However, the prices of clothing and footwear fell by more than they did 12 months ago, and inflation still remains below the Bank of England’s target rate of 2%. It has not hit that level since December 2013.

Inflation is widely expected to rise this year as a result of the weaker pound making imports more expensive, and the Bank of England recently predicted that the inflation rate would reach 2.7% in 2018.

Meanwhile, consumer inflation as measured by the Retail Price Index (RPI) – which includes housing costs – rose to 2.6% in January, up from 2.5% in December.

Chris Williamson, Chief Business Economist at financial data firm IHS Markit, said: ‘Further upward pressure on prices looks inevitable in [the] coming months as energy costs continue to climb and firms pass rising costs on to customers, pushing inflation up towards 3.0% in the second half of the year.’

CBI publishes Brexit guide for businesses

The Confederation of British Industry (CBI) has published a Brexit guide for businesses, which provides advice and support in regards to trade between the UK and the rest of the world.

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The guide, entitled ‘The Future of Trade for the UK: A Guide for Business’, includes advice to help firms manage any changes Brexit may bring. It assesses different trade scenarios for Brexit, such as UK/EU long-term agreement negotiations and third country free trade agreement negotiations, and analyses the potential impact on UK businesses.

Within the document, the CBI also called for ‘more engagement with the government’ before any Brexit negotiations begin.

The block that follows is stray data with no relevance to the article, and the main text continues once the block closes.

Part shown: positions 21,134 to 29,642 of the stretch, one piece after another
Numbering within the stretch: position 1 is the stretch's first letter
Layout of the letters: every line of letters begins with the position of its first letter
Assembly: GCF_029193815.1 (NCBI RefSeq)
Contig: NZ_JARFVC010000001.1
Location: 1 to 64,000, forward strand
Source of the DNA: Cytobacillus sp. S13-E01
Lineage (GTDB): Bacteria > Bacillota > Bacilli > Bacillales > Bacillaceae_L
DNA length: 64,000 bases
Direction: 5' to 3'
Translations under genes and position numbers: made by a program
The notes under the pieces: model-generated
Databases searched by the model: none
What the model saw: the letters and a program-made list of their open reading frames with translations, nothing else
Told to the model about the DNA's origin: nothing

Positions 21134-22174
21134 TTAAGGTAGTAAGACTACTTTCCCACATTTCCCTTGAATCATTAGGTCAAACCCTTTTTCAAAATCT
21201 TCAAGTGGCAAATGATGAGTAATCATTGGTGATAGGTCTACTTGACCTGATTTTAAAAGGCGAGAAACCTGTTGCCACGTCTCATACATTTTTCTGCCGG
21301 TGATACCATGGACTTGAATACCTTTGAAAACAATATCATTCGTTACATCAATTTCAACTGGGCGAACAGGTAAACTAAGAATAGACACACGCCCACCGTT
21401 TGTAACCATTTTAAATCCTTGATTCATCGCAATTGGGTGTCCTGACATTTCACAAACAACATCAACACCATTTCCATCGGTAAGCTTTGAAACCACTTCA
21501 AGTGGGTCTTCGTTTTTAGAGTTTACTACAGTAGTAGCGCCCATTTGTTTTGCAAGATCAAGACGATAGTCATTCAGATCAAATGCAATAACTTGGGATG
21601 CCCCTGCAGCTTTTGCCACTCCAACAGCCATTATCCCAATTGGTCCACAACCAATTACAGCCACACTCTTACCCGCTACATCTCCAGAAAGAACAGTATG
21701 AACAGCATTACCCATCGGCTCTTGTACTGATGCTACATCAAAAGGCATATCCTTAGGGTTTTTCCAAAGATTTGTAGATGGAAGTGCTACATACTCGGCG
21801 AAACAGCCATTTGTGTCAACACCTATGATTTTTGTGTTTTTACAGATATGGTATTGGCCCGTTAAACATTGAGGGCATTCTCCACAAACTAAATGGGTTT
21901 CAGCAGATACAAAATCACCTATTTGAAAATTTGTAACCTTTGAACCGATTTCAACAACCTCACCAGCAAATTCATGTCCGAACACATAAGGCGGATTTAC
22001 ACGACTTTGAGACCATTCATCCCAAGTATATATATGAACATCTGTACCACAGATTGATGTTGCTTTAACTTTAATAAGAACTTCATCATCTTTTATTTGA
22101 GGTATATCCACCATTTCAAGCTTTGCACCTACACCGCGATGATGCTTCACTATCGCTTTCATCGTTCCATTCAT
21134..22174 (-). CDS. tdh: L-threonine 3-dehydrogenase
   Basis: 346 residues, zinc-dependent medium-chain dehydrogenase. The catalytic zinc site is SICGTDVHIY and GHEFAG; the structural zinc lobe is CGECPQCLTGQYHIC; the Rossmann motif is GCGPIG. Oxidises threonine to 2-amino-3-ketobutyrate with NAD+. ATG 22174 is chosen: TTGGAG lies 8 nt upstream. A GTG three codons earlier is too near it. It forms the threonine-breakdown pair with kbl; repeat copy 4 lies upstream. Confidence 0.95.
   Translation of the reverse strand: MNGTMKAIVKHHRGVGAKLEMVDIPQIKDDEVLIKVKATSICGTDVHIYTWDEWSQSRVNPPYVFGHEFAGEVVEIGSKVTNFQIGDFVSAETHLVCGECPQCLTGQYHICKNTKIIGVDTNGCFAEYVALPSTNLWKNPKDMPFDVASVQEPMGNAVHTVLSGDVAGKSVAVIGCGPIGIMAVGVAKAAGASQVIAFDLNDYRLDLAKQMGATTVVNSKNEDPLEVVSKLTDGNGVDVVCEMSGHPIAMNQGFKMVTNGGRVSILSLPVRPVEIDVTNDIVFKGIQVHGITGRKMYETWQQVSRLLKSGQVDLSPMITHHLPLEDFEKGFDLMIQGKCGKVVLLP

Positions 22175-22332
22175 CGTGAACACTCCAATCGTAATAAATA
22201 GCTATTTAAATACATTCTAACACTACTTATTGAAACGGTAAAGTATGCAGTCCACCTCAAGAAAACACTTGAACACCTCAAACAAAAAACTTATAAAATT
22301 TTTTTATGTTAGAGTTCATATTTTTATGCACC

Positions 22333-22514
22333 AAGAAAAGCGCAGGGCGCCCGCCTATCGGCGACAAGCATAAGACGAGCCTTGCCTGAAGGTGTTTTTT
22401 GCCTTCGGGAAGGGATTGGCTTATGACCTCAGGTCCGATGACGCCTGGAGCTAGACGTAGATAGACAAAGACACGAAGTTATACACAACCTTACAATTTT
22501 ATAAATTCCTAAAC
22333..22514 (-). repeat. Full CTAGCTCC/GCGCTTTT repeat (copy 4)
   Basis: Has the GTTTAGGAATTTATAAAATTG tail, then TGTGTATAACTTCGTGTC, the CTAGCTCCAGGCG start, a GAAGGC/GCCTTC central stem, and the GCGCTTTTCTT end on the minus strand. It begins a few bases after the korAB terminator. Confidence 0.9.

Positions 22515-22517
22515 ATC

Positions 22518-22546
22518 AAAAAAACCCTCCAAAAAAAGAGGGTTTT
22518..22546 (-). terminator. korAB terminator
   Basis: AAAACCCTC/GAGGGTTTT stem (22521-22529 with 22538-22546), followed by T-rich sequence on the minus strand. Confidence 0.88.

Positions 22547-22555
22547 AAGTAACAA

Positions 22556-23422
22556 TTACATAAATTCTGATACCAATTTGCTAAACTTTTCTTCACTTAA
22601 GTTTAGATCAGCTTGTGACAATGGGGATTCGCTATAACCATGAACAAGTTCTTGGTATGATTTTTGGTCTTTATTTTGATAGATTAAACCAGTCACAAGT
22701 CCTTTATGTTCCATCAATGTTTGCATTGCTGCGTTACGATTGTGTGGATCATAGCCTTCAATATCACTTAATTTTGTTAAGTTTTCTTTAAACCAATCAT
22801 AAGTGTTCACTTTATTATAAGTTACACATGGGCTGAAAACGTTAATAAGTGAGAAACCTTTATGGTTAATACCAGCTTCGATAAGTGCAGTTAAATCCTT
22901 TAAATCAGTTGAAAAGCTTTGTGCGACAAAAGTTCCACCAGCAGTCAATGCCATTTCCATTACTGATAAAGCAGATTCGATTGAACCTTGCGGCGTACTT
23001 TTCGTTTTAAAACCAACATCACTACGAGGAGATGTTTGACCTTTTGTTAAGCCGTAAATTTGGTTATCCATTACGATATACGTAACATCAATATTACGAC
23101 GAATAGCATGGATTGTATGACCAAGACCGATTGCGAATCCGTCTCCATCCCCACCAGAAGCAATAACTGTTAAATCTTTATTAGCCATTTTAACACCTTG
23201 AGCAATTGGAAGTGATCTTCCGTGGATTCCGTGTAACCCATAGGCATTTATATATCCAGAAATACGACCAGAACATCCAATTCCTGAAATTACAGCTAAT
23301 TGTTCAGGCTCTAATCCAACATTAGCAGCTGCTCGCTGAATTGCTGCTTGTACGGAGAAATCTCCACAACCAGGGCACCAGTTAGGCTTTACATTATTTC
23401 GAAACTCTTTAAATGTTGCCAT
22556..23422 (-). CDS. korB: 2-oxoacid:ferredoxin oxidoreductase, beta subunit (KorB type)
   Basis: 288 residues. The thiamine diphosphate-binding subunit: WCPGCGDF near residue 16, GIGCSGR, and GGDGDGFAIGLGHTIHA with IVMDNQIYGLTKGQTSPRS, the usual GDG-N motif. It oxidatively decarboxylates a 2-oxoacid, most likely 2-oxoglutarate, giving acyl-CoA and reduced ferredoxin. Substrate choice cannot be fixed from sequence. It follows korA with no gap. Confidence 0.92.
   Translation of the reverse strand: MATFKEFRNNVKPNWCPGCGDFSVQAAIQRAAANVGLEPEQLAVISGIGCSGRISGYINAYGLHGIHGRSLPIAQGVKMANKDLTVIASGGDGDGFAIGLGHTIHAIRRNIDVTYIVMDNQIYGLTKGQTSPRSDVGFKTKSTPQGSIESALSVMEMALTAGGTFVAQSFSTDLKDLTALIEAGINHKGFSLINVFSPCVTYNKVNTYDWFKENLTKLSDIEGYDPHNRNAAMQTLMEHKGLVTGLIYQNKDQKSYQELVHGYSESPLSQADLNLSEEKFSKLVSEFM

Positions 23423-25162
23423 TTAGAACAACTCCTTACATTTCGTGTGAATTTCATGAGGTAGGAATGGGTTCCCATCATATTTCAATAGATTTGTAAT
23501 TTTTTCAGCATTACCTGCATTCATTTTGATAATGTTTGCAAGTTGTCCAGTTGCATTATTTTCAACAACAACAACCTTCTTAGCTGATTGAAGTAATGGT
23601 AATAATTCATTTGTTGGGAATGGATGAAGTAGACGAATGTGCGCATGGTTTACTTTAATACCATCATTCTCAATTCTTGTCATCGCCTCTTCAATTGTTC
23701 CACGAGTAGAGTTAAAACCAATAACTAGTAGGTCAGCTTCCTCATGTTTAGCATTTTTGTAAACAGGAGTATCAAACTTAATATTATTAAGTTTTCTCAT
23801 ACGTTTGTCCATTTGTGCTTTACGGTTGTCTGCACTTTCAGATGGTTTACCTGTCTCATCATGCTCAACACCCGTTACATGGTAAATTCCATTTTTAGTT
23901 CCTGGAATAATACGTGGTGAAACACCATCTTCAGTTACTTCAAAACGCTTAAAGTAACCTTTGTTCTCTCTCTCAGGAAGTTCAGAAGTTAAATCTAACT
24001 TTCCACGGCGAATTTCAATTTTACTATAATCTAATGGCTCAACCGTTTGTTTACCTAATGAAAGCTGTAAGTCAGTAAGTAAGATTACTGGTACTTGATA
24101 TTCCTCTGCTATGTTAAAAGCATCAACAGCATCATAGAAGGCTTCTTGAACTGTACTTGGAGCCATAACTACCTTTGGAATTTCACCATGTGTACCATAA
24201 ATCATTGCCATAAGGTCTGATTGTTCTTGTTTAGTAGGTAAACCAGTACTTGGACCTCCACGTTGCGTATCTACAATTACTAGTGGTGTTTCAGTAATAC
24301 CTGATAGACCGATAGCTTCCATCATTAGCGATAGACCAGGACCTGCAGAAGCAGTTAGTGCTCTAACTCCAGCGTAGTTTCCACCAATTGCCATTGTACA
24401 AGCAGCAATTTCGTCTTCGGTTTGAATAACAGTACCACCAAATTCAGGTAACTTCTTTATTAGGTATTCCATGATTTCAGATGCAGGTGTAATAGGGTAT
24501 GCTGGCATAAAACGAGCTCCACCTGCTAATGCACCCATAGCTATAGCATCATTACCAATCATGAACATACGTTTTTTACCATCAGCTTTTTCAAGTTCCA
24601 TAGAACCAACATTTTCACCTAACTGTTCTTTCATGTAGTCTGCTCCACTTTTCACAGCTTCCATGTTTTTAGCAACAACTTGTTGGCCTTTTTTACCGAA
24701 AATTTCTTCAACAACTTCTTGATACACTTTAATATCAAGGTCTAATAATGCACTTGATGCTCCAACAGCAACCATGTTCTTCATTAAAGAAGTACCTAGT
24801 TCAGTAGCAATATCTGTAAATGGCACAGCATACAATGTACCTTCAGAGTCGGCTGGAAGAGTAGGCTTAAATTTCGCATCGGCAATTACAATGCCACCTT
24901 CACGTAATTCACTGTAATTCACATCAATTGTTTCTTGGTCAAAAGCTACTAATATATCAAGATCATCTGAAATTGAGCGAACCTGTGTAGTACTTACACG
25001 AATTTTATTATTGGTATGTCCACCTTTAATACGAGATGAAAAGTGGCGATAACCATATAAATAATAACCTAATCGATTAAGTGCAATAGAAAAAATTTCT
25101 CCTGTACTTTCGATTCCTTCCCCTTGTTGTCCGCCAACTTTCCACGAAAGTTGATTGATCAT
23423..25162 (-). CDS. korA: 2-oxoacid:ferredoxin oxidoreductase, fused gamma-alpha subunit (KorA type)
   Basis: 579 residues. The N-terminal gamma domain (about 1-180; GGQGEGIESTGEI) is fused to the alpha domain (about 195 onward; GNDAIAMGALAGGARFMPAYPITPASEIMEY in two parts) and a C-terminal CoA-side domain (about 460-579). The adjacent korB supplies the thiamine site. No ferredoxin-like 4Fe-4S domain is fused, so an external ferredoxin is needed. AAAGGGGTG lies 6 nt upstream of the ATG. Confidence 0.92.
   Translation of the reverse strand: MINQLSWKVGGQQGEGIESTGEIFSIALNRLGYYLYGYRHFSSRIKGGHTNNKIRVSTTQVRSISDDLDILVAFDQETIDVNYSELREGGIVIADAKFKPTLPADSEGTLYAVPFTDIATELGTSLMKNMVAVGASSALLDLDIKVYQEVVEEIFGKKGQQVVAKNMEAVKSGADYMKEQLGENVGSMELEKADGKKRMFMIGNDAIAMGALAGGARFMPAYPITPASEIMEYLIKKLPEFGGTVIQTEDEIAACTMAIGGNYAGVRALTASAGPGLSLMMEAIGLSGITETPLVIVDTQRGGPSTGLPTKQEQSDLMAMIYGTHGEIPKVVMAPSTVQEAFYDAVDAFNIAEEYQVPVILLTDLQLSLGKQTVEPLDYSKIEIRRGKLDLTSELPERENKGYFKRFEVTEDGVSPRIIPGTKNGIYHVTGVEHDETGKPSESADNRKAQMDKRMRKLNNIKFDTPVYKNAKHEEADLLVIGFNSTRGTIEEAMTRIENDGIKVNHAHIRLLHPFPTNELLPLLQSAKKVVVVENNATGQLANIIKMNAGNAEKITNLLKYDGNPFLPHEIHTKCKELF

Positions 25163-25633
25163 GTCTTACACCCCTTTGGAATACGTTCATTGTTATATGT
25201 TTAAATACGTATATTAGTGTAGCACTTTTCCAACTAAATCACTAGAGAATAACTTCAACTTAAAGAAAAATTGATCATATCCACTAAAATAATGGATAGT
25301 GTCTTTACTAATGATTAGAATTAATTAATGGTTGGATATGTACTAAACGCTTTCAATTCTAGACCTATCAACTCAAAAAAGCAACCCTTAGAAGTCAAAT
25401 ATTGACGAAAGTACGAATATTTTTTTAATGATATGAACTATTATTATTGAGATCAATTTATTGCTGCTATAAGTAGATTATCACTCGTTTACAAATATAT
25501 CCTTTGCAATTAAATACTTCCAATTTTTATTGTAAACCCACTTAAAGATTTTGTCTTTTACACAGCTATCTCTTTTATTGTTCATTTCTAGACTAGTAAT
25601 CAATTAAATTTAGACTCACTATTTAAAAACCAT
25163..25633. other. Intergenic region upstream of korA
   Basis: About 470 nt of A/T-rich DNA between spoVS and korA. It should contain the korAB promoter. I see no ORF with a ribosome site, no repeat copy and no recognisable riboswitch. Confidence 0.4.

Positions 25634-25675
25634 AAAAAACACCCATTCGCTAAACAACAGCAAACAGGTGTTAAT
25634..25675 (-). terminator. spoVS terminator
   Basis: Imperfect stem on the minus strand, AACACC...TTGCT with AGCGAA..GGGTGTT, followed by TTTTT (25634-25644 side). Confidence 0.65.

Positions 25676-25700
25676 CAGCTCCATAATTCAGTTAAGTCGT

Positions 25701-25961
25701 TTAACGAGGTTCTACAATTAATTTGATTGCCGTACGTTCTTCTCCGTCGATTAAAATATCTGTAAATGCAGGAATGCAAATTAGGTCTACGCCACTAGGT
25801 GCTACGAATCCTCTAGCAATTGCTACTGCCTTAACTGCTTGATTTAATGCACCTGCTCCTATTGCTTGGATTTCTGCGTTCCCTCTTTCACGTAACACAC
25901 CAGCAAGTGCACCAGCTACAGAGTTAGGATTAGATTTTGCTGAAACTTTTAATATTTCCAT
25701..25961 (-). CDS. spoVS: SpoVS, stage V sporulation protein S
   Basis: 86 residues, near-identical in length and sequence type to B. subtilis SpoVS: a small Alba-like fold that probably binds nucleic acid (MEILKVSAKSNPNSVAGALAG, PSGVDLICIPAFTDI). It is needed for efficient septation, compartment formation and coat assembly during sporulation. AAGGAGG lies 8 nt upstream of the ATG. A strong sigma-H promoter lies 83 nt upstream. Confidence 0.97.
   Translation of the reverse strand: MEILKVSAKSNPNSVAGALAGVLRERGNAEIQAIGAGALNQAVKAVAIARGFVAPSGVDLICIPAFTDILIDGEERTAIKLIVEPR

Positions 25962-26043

In order to begin the Brexit process, the government has set an end of March deadline for triggering Article 50 – the legal process that will mark the beginning of two years of EU exit talks.

Josh Hardie, Deputy Director General of the CBI, commented: ‘As it negotiates the UK’s exit from the EU, the CBI and the business community will support the government to make Brexit a success for the whole economy.

‘A new relationship with the EU is potentially only two years down the track, so it is critical that businesses – of every size, sector and region – know, understand and feel comfortable navigating information and data about trading globally in order to make informed decisions for their futures.’

Pensioner household incomes ‘surpass those of working age counterparts’

The income of a typical pensioner household has now surpassed that of an average working family, a new report suggests.

According to a study by the Resolution Foundation, pensioner households are now £20 a week better off than their working age counterparts.

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This represents a significant change from 2001, when pensioner households were thought to receive £70 a week less than working age households.

The disparity has been attributed to a surge in pensioner wealth which has coincided with low income growth for working age people.

The study, As Time Goes By, found that occupational pensions now represent the biggest source of income for pensioners, accounting for over a third of pensioner income growth since 2001.

Researchers also found that an increasing number of pensioners (74%) now own their own home – up from 64% in 2001, while many people are choosing to remain in employment in their later years.

Adam Corlett, Economic Analyst at the Resolution Foundation, said: ‘The main driver of pensioner income growth has been the arrival of successive new waves of pensioners, who are more likely to work, own their home and have generous private pension wealth than any previous generation.’

However the study has urged caution, with experts warning that future generations should not necessarily expect to benefit from the same income growth as that currently being enjoyed by many pensioner households.